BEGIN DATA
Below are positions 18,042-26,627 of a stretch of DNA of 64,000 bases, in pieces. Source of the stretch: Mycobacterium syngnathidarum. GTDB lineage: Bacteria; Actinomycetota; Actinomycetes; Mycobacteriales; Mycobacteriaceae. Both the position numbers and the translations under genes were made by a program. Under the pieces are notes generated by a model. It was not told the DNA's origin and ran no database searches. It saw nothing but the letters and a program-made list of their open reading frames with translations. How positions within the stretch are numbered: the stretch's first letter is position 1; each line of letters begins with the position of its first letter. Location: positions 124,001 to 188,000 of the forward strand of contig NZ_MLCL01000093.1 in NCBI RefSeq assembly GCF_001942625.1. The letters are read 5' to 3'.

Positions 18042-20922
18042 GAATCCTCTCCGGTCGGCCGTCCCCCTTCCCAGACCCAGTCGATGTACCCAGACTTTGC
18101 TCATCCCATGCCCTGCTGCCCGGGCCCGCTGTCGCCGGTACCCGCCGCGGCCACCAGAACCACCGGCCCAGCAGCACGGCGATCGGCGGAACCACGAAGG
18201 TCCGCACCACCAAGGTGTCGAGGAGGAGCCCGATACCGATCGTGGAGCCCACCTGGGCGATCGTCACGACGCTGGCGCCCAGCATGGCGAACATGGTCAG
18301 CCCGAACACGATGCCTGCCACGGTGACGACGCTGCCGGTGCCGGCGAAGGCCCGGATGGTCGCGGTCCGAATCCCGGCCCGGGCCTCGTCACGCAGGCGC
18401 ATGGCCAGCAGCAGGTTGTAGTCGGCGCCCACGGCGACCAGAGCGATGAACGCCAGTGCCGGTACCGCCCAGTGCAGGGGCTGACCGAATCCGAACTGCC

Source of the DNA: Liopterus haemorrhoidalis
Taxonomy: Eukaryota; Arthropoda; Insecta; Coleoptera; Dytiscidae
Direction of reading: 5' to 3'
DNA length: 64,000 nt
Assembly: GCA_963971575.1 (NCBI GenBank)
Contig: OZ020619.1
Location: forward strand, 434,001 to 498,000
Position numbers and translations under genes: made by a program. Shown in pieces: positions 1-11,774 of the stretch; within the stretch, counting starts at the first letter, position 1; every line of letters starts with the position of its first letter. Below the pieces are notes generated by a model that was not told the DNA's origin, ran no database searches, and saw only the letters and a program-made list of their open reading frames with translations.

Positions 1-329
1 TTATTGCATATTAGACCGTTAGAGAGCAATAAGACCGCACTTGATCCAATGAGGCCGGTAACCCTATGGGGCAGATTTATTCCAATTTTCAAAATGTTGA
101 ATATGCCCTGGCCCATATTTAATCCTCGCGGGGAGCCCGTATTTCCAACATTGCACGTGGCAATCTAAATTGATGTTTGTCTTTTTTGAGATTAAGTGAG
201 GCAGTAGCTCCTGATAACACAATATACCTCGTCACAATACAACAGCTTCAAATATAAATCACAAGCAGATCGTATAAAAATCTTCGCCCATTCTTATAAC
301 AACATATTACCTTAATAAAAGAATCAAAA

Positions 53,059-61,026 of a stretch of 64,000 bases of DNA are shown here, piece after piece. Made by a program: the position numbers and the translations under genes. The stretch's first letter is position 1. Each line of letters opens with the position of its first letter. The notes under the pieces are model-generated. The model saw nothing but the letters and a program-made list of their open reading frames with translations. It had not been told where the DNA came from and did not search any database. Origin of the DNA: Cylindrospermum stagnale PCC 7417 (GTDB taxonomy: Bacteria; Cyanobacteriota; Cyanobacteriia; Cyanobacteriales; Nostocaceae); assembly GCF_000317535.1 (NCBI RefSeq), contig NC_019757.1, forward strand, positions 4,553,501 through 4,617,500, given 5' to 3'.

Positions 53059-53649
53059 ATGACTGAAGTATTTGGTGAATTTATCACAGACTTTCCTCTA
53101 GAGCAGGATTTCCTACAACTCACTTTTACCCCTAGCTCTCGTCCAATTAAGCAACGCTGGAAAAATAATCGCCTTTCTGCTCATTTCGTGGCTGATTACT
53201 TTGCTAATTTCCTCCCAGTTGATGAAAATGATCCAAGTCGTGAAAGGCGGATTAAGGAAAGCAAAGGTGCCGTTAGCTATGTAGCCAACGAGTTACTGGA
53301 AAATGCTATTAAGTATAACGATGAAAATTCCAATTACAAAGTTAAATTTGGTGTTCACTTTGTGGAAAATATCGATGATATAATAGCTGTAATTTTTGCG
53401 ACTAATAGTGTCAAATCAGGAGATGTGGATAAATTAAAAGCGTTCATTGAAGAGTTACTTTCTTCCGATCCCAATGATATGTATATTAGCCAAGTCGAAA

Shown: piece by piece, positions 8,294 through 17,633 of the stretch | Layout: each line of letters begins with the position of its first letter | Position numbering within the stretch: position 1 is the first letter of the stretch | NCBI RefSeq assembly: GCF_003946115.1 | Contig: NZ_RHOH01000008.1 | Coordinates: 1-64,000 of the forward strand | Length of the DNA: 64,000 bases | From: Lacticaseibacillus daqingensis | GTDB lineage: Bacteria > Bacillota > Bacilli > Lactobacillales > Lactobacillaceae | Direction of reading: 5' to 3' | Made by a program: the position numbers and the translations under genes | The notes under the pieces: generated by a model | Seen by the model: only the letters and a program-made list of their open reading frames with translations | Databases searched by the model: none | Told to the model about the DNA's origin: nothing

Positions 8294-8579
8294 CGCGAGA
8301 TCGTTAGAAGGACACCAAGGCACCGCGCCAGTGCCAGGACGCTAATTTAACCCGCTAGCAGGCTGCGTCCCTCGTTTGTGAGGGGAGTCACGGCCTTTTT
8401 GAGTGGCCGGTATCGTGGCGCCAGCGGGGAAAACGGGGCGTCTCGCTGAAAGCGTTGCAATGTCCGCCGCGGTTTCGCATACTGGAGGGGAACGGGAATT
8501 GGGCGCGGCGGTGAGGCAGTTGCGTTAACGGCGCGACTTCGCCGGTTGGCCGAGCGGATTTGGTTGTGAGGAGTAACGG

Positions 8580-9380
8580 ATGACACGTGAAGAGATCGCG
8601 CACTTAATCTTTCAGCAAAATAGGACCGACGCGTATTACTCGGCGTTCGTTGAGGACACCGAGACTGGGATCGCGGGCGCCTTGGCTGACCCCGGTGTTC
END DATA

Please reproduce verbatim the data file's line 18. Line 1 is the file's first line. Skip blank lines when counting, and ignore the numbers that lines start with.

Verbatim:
101 ATATGCCCTGGCCCATATTTAATCCTCGCGGGGAGCCCGTATTTCCAACATTGCACGTGGCAATCTAAATTGATGTTTGTCTTTTTTGAGATTAAGTGAG